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Jennifer White stopped using the NuvaRing after her migraines worsened to the point that she sometimes lost her vision. Her doctor attributed the migraines to changes in blood flow due to hormonal contraception, and ordered her to stop using the NuvaRing, White said. (Dave Chan for the Globe and Mail)
Jennifer White stopped using the NuvaRing after her migraines worsened to the point that she sometimes lost her vision. Her doctor attributed the migraines to changes in blood flow due to hormonal contraception, and ordered her to stop using the NuvaRing, White said. (Dave Chan for the Globe and Mail)

Controversy surrounds NuvaRing birth-control device Add to ...

Canadian women are sounding the alarm about the NuvaRing birth-control device after a major U.S. magazine linked the vaginal ring to blood-clot-related fatalities, but the head of a group representing Canada’s obstetricians and gynecologists says the dangers are overblown.

Jennifer White, a 26-year-old communications specialist in Ottawa, said she alerted her Facebook and Twitter networks on Monday as soon as she read the online version of the article in the January edition of Vanity Fair, which questioned why the NuvaRing contraceptive remains on the market despite evidence of serious risk.

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White stopped using the NuvaRing five weeks ago after her migraines worsened to the point that she sometimes lost her vision. Her doctor attributed the migraines to changes in blood flow due to hormonal contraception, and ordered her to stop using the NuvaRing, White said. The Vanity Fair article has raised fears among her peer group, she said, because the relative risk of adverse effects with the NuvaRing compared with other hormonal contraceptives is uncertain. “It’s terrifying,” she said.

Approved by Health Canada in 2002, the NuvaRing is a bendable plastic loop that releases ovulation-suppressing hormones into the vagina for three weeks until it is removed for a menstrual period. The device has been promoted as a carefree alternative to birth-control pills and the lowest-dose hormonal contraceptive on the market. But Merck, the NuvaRing’s manufacturer, faces roughly 3,500 lawsuits related to the product, including a major class-action suit due to appear in U.S. federal court in January. Plaintiffs allege they suffered serious adverse effects, including deep vein thrombosis, a blood clot in a deep vein that can travel to the lungs, causing organ damage and death.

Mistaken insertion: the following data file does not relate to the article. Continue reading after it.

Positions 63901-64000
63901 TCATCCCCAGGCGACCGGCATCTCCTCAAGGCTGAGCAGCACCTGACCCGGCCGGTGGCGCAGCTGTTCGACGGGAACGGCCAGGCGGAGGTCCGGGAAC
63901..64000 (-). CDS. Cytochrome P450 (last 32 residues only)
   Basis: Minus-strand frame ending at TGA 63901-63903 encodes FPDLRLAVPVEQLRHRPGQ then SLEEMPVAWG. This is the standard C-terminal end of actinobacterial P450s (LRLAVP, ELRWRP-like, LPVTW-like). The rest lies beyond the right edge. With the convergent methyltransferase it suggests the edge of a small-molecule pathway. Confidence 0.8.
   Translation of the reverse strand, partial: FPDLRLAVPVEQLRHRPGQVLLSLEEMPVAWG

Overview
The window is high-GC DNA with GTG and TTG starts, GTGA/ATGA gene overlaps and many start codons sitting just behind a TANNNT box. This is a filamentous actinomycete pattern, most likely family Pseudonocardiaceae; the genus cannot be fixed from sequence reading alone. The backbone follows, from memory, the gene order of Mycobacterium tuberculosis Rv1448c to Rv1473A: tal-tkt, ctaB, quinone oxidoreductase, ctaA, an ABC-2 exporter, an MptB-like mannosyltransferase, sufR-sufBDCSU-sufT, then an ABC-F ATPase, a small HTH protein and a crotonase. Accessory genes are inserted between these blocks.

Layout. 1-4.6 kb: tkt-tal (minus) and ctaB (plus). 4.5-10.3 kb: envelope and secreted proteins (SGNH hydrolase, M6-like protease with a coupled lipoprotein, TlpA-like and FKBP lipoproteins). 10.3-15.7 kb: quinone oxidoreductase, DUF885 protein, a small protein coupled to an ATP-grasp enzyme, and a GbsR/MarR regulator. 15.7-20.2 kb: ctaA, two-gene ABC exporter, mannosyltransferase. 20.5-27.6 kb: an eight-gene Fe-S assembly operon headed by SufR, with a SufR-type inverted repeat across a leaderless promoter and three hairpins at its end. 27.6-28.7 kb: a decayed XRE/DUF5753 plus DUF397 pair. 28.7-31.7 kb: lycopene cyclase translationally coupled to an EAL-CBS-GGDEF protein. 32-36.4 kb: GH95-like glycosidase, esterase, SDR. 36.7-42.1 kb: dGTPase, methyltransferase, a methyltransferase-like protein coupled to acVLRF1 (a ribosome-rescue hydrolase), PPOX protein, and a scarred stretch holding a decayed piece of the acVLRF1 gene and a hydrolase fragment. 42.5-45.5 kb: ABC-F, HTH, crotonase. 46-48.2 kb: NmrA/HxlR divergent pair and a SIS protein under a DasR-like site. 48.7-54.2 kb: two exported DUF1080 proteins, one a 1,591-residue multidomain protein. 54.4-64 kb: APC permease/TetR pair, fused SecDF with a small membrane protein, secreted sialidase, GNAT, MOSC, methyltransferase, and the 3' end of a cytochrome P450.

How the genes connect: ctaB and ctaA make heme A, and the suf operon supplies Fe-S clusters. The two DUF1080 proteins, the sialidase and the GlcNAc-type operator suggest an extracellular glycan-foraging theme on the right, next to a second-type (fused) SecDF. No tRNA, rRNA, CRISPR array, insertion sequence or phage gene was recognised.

Concerns about the NuvaRing rest largely on two studies. In 2011, the U.S. Food and Drug Administration found that women using the vaginal ring had a 56-per-cent increased risk of blood clots compared with those on contraceptives using an older form of estrogen. In 2012, a Danish study published in the British Medical Journal found that women who used the vaginal ring were at least six times more likely to develop deep vein thrombosis than women who did not use hormonal contraceptives.

The studies suggest the NuvaRing may carry the risk of a third-generation hormonal product, a class that includes the controversial Yaz and Yasmin birth-control pills that have cost manufacturer Bayer more than a billion dollars in out-of-court settlements.

Neither study is conclusive, however, since the women were not randomly selected and did not use hormonal contraceptives for the same lengths of time, said Dr. Jennifer Blake, chief executive officer for the Society of Obstetricians and Gynaecologists of Canada. The majority of adverse events from hormonal contraception occur within the first few months of use, she explained.

Moreover, the alarming reports do not put the actual risks in context, she added.

The risk of blood clots from hormonal contraceptives varies from 1 to 2 women in 10,000 to 4 to 6 in 10,000. When the number of adverse events is this small, it only takes 2 to 4 women with deep vein thrombosis for a study to report a twofold increased risk, Blake explained. “It’s easy to make a number seem very scary,” she said, “but this is still all within the range of safe.”

Health Canada’s database of adverse reactions, based on voluntary reports, lists 110 serious events linked to the NuvaRing as of June 30, 2013, including deep vein thrombosis, depression and unintended pregnancy.

All contraceptives carry risks, Blake pointed out. So does pregnancy: 1 to 3 in 1,000 pregnant women will experience a blood clot, she said.

Women taking hormonal contraceptives are at greater risk for blood clots if they are smokers, obese, sedentary or over age 35. Women with these risk factors should consider using second-generation hormonal contraceptives that carry a slightly lower risk of blood clots, she said.

As for women who have used the NuvaRing for some time without adverse effects, the recent reports about the vaginal ring “really need not concern them,” Blake said.

Follow on Twitter: @AdrianaBarton

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